• pds

    Scott (#9),
    Why do you ask?

  • pds

    dop (#8)
    You said,
    “If you start instead with a belief that evolutionary common descent is not ruled out by any theological / Biblical presupposition, then the fossil and genetic pattern seems overwhelming and obvious.”
    This is not accurate with respect to Michael Behe, me and many, many others. The ID movement is full of people who are not driven by a rigid reading of Genesis but who are driven by the scientific problems with Darwinian theory. And yet false impressions like what you espouse are rampant. Very unfortunate.

  • Unapologetic Catholic

    pds…I reimd you that you have some unanswered questions from the miracles thread below. You were asked to provide specific details to back up your broad claims and inaccurate quotes and you have yet to do so. After you answer those questions, pehaps someone would be willing to address any problems that you may have with the Cambrian or to address your complaints about Discovery Institute mistreatment.
    In an earlier thread, you also demanded an example of transisional fossil above the species level and I offered Tiktaalik as just one example and also explained how it was discovered using a comination of genetics and paleontology. You breezily responded that Tiktaalik was “cool” apparently conceding the merits of my observations.
    Tiktaalik has resurfaced here with a very thorough layman’s explanation and a demostration that Tiktaalik is only one example of several transitional fossils in the fish to tetrapod transition series. It is only one small (but very impressive) part of the scientific evidence for evolution. As such, to use the words of Pope John Paul II, “It is indeed remarkable that this theory has been progressively accepted by researchers, following a series of discoveries in various fields of knowledge. The convergence, neither sought nor fabricated, of the results of work that was conducted independently is in itself a significant argument in favor of this theory.” Truth cannot Contradict Truth (1996) http://www.newadvent.org/library/docs_jp02tc.htm
    Tiktaalik is one fine example of the convergence of paeontology, genetics, physics, geology, astronomy and chemistry. All these sciences independently confirm the main principles of evolution.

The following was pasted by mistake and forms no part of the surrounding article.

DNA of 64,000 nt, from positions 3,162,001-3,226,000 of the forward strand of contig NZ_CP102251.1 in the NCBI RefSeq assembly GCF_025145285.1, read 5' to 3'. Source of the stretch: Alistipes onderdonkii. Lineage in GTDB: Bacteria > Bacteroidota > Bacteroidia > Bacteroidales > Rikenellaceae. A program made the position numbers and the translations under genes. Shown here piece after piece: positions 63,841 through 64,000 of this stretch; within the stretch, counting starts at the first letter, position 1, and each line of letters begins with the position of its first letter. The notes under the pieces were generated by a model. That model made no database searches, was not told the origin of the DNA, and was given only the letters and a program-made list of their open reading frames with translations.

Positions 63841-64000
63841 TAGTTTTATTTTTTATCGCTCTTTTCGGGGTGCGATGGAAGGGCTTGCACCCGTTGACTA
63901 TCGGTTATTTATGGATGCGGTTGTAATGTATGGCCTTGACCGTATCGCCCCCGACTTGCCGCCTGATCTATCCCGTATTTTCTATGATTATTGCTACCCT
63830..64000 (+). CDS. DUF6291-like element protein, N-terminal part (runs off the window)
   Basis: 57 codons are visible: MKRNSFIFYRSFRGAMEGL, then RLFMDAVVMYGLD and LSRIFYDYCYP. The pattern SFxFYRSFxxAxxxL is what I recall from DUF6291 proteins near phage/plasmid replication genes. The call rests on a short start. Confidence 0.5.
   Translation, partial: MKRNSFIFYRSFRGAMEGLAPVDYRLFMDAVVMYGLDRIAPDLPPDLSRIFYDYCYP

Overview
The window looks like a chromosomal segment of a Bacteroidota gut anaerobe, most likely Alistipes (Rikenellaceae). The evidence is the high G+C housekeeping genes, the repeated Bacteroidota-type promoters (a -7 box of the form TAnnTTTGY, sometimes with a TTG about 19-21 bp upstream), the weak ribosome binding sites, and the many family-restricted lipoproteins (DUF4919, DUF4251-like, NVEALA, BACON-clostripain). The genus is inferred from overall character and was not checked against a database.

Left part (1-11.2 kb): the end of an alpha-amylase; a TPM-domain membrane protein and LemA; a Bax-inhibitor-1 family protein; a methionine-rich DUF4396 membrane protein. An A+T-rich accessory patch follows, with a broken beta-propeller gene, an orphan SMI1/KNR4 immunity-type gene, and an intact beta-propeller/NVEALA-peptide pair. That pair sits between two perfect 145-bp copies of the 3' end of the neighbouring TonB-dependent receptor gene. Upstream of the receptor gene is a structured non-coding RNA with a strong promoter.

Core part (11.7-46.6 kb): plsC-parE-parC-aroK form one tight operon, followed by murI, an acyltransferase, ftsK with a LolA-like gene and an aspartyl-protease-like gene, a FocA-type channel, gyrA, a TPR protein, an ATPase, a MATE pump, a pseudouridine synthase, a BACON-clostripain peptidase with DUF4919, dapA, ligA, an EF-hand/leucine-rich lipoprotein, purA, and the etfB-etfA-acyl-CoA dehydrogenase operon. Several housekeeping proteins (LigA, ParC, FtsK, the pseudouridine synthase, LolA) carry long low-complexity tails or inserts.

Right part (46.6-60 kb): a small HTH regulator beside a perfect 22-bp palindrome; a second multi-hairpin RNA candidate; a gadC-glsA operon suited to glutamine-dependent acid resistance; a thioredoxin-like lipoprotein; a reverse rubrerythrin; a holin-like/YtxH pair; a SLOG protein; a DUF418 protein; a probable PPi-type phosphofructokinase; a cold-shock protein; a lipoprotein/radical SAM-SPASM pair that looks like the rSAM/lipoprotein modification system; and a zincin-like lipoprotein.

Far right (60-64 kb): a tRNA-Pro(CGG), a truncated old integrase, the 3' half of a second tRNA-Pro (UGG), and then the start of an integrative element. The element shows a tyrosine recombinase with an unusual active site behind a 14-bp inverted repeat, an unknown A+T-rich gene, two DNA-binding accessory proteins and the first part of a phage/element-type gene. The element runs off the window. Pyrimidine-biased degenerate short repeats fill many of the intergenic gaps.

Unfortunately the misrepresentations of evolution abound on creationist websites. These, as pointed out in the post, are exceedingly harmful to Christians for a number of reasons. The post is an outstanding example of a forthright effort to wrestle with the scientific evidence and the theology. Frankly, it is one of the best evolution articles I’ve ever read from a Christian perspective.
    Scott is asking you the question reagrdign yoru expertise because your previous and current posts simply restate misrepresentations of science that are unfortunately often disseminated on creationist websites and display akack of knowledge regardign basic scienctific information. Your dodging of questions by the tactic of asking a question in response to a quesiton is noted. This tactic, often employed by creationists unwilling to deal with actual evidence, is unfortunate.
    We could be wrong. You may be an eminent scientist.
    Tiktaalik is approximately 375 million years old. By itself, it seems to leave no room for any form of youg earth creationism. Young earth creationism inescapably appears to be a present day version of geocentricism. It cannot withstand scientific or theological analysis. Tiktaalik is also merely one manifestation of the overwhelming scientific evidence that presents very significant challenges for old earch creationism. Common descent is so strongly established that it also cannot seriously be disputed.
    Whre does that leave us? I suggest that the link above to the Pope John Paul II speeach. He is correct…truth cannot contradict truth.

  • http://faithandfood.morizot.net/ Scott Morizot

    pds, You jump on every thread even vaguely related to this topic (sometimes hijacking threads) and post at length taking issue with everyone, many of whom do state their credentials, who has a perspective contrary to you. You speak authoritatively. So on what basis do you do so? Do you have any actual training, expertise, or credentials? Or are you simply parroting what you have decided to accept from people you consider authorities?